David’s family grew, from concubines and wives of Jerusalem. In verse 14, we read of Solomon, who would one day become a great ruler in Israel. This information regarding David and his family has been a source of confusion throughout the ages, but the Lord has given modern revelation regarding David specifically. In Doctrine and Covenants 132:29, the following was revealed, “David’s wives and concubines were given unto him of me, by the hand of Nathan, my servant, and others of the prophets who had the keys of this power; and in none of these things did he sin against me save in the case of Uriah and his wife; and, therefore he hath fallen from his exaltation, and received his portion; and he shall not inherit them out of the world, for I gave them unto another, saith the Lord.” I believe these things are true, otherwise the Lord would not have continued to bless David as he did during these fights with the Philistines. Rather, David would have been denied the assistance of the Lord, just as king Saul had had the Lord withdraw for his unrighteousness.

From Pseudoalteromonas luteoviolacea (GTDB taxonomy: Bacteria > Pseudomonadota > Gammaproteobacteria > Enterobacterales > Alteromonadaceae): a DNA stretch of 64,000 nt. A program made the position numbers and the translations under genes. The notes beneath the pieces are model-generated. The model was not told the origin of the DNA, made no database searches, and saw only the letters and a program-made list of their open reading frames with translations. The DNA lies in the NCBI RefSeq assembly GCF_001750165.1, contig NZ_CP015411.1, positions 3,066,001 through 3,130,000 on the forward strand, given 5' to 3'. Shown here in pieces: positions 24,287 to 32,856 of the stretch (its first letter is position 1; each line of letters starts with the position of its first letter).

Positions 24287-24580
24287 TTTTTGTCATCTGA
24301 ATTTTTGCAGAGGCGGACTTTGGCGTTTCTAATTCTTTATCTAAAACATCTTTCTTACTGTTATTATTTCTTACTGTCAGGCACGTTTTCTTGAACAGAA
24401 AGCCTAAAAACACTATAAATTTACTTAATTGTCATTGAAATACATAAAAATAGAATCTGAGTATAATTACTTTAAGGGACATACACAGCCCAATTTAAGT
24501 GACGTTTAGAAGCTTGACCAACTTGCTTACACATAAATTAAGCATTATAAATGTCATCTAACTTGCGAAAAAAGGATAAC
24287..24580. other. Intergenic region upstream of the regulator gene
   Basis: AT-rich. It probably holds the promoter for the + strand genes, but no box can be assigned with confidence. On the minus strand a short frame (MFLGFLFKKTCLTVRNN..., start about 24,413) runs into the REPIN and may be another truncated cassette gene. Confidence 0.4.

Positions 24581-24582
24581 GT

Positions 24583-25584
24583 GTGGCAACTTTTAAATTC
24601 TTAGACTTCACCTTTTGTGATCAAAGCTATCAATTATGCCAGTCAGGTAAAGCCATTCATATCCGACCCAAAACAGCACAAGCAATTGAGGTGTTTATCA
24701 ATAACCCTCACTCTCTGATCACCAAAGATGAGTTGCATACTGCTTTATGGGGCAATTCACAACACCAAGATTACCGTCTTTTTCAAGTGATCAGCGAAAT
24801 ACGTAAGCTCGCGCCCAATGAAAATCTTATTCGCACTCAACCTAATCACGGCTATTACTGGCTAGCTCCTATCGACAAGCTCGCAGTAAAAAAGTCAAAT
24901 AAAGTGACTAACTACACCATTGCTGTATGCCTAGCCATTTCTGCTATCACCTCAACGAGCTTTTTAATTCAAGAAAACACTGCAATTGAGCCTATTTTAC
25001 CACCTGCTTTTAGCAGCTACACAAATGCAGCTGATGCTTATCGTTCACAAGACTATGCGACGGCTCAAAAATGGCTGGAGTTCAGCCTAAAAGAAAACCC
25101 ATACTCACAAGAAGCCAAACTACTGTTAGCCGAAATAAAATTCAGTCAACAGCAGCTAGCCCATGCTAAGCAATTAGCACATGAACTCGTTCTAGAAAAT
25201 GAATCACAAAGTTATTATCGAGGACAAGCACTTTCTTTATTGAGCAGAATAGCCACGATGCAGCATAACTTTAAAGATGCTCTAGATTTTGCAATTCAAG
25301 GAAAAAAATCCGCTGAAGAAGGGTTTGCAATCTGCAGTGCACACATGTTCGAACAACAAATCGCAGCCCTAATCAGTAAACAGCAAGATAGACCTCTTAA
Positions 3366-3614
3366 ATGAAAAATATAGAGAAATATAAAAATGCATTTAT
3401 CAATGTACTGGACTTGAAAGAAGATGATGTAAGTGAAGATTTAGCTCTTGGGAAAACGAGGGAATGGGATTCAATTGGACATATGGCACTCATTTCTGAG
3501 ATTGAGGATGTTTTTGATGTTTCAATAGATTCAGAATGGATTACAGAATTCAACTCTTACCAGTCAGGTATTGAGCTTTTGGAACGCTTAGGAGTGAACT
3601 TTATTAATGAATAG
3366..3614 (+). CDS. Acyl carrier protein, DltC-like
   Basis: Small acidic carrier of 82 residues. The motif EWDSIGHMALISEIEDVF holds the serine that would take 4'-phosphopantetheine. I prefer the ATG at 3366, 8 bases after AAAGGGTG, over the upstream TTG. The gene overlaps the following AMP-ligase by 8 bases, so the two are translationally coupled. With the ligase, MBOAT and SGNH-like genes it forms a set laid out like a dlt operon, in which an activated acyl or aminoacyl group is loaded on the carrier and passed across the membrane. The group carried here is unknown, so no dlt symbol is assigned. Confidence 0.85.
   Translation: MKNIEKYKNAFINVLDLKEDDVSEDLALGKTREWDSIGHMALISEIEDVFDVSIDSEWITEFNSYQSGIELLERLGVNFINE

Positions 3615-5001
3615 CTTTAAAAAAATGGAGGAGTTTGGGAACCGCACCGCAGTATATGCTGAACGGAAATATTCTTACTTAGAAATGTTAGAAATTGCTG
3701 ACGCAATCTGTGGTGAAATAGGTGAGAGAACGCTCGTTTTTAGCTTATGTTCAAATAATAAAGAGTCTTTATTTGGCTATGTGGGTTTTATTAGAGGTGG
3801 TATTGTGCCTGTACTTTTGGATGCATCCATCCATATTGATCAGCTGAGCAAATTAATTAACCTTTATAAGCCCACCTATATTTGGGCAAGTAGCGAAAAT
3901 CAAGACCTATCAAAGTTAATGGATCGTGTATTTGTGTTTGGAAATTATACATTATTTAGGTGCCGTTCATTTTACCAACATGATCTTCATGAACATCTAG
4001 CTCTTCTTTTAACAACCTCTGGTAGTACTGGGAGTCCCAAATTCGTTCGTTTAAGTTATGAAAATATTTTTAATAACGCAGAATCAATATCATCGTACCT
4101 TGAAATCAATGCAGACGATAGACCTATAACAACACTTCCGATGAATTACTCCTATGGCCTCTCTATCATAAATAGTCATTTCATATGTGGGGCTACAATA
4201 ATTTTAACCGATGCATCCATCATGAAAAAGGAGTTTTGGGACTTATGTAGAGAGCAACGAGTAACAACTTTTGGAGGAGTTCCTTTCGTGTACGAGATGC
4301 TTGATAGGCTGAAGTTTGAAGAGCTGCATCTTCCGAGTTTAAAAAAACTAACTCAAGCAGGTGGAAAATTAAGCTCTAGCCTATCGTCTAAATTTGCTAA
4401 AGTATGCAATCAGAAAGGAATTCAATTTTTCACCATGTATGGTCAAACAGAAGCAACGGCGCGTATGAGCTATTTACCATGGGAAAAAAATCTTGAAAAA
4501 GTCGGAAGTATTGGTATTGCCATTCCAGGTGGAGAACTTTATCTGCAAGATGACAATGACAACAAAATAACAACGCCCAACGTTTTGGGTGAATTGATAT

17 But when the Philistines heard that they had anointed David king over Israel, all the Philistines came up to seek David; and David heard of it, and went down to the hold.
18 The Philistines also came and spread themselves in the valley of Rephaim.
19 And David inquired of the Lord, saying, Shall I go up to the Philistines? wilt thou deliver them into mine hand? And the Lord said unto David, Go up: for I will doubtless deliver the Philistines into thine hand.
20 And David came to Baal-perazim, and David smote them there, and said, The Lord hath broken forth upon mine enemies before me, as the breach of waters. Therefore he called the name of that place Baal-perazim.
21 And there they left their images, and David and his men burned them.